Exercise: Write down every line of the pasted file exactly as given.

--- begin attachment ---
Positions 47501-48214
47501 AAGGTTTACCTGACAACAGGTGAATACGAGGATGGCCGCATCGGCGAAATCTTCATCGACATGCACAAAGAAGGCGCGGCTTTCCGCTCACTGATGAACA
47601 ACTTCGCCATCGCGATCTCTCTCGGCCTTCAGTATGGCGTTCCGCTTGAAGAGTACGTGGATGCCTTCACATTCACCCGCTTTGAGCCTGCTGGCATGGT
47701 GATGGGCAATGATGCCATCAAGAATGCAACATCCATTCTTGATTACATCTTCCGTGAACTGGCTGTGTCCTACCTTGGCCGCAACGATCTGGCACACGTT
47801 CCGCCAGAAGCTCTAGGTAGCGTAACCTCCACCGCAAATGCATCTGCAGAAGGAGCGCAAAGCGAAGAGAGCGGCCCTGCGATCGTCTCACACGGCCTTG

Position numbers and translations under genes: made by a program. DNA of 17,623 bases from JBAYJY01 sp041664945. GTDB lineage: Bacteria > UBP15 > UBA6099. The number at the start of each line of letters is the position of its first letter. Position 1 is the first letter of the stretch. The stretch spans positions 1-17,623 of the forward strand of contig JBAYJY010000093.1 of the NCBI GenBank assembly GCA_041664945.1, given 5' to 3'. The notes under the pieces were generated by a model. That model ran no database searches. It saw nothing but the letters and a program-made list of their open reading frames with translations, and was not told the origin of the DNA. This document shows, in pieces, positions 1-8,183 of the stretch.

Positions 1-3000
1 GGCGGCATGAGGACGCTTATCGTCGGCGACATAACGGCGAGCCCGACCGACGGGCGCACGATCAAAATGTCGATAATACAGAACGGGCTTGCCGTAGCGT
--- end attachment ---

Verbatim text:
Positions 47501-48214
47501 AAGGTTTACCTGACAACAGGTGAATACGAGGATGGCCGCATCGGCGAAATCTTCATCGACATGCACAAAGAAGGCGCGGCTTTCCGCTCACTGATGAACA
47601 ACTTCGCCATCGCGATCTCTCTCGGCCTTCAGTATGGCGTTCCGCTTGAAGAGTACGTGGATGCCTTCACATTCACCCGCTTTGAGCCTGCTGGCATGGT
47701 GATGGGCAATGATGCCATCAAGAATGCAACATCCATTCTTGATTACATCTTCCGTGAACTGGCTGTGTCCTACCTTGGCCGCAACGATCTGGCACACGTT
47801 CCGCCAGAAGCTCTAGGTAGCGTAACCTCCACCGCAAATGCATCTGCAGAAGGAGCGCAAAGCGAAGAGAGCGGCCCTGCGATCGTCTCACACGGCCTTG

Position numbers and translations under genes: made by a program. DNA of 17,623 bases from JBAYJY01 sp041664945. GTDB lineage: Bacteria > UBP15 > UBA6099. The number at the start of each line of letters is the position of its first letter. Position 1 is the first letter of the stretch. The stretch spans positions 1-17,623 of the forward strand of contig JBAYJY010000093.1 of the NCBI GenBank assembly GCA_041664945.1, given 5' to 3'. The notes under the pieces were generated by a model. That model ran no database searches. It saw nothing but the letters and a program-made list of their open reading frames with translations, and was not told the origin of the DNA. This document shows, in pieces, positions 1-8,183 of the stretch.

Positions 1-3000
1 GGCGGCATGAGGACGCTTATCGTCGGCGACATAACGGCGAGCCCGACCGACGGGCGCACGATCAAAATGTCGATAATACAGAACGGGCTTGCCGTAGCGT